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The long quiet trip back to base.

We’ve all been there. The trip home after a challenging ground transport, medical flight, dispatch shift or structure fire.

Some things went well, some not so well.

You know your responsibility is to make things better. You know nothing magically fixes itself and certain issues about the case you just completed need addressed.

But here’s the thing:

You also know if you hurt feelings or crush enthusiasm, your job will be harder the next time.

So how do you do it?

How do you find balance between correcting individual mistakes and maintaining team continuity? It’s a difficult tightrope to walk, and if you fall off, regaining trust is extremely difficult.

Team is everything.

To succeed, we recommend keeping three points top of mind.

First, realize everyone wants to do a good job.

Flight Safety Network people are focused and driven. Nobody intentionally tries to make your job harder. Sometimes it may seem this way; however, in all but the rarest instances, it is simply a team member not understanding your expectations.

Second, be consistent and fair.

Professionals can handle less than positive feedback. They may not like it, but they can handle it and make changes. What professionals do not handle well is favoritism or a perception one team member is somehow more important than others.

Third, always do a debriefing.

Nobody gets better without the benefit of feedback. So what exactly is a debriefing and how do you do it? A debriefing, sometimes abbreviated to debrief, is nothing more than a timely discussion of the case you just completed with a focus on improving future outcomes.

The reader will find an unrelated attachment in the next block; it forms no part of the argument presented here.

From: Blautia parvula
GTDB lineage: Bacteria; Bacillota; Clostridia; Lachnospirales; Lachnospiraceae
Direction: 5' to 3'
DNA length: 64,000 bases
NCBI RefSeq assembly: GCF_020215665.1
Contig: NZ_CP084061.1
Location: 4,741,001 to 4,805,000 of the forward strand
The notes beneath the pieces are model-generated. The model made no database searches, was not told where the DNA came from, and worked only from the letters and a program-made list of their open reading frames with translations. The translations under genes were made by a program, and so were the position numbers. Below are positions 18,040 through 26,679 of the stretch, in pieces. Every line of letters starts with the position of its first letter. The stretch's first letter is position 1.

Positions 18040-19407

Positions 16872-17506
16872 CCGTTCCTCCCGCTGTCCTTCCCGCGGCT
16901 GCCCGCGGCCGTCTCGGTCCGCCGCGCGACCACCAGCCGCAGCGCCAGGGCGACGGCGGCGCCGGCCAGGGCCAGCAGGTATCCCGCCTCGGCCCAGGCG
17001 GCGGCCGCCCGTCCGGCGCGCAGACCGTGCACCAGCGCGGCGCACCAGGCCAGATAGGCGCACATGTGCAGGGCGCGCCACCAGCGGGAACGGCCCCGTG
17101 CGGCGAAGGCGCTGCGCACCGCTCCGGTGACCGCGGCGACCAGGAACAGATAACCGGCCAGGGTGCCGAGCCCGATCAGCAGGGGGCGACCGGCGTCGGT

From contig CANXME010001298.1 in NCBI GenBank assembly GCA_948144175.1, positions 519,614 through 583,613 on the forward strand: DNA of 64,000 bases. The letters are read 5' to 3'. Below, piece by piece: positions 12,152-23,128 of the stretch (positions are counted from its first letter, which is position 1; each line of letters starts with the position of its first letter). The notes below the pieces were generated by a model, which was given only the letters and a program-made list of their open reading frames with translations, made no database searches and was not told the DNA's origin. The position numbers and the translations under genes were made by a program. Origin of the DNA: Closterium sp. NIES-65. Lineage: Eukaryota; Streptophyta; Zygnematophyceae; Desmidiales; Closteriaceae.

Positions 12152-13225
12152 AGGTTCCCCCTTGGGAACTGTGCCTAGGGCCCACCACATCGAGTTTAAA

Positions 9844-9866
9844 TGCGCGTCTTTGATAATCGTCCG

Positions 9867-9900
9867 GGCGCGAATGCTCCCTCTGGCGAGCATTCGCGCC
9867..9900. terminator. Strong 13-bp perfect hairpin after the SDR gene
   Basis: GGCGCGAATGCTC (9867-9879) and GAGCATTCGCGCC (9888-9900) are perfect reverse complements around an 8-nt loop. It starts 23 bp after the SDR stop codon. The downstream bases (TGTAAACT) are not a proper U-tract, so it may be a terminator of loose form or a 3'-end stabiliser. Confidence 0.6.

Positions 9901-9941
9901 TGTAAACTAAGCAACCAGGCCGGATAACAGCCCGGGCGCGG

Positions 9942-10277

Give every team member a chance to tell their story after every case, call or flight.

If you deliver feedback with these three items in mind, your chances of success skyrockets. Look for future articles about the specifics of conducting a debriefing.

Clear skies and tailwinds,


Troy Shaffer
Troy Shaffer

About the Author: Troy is an Air Medical Career Expert passionate about a team approach to improving air medical safety from the ground up. Troy is a former Army medic, Army pilot, Coast Guard pilot and EMS pilot. Troy has taught hundreds of wannabe flight medics, flight nurses and EMS pilots the exact steps needed to launch air medical careers.

    1 Response to "Constructive Feedback: How to do it"

    • lanny

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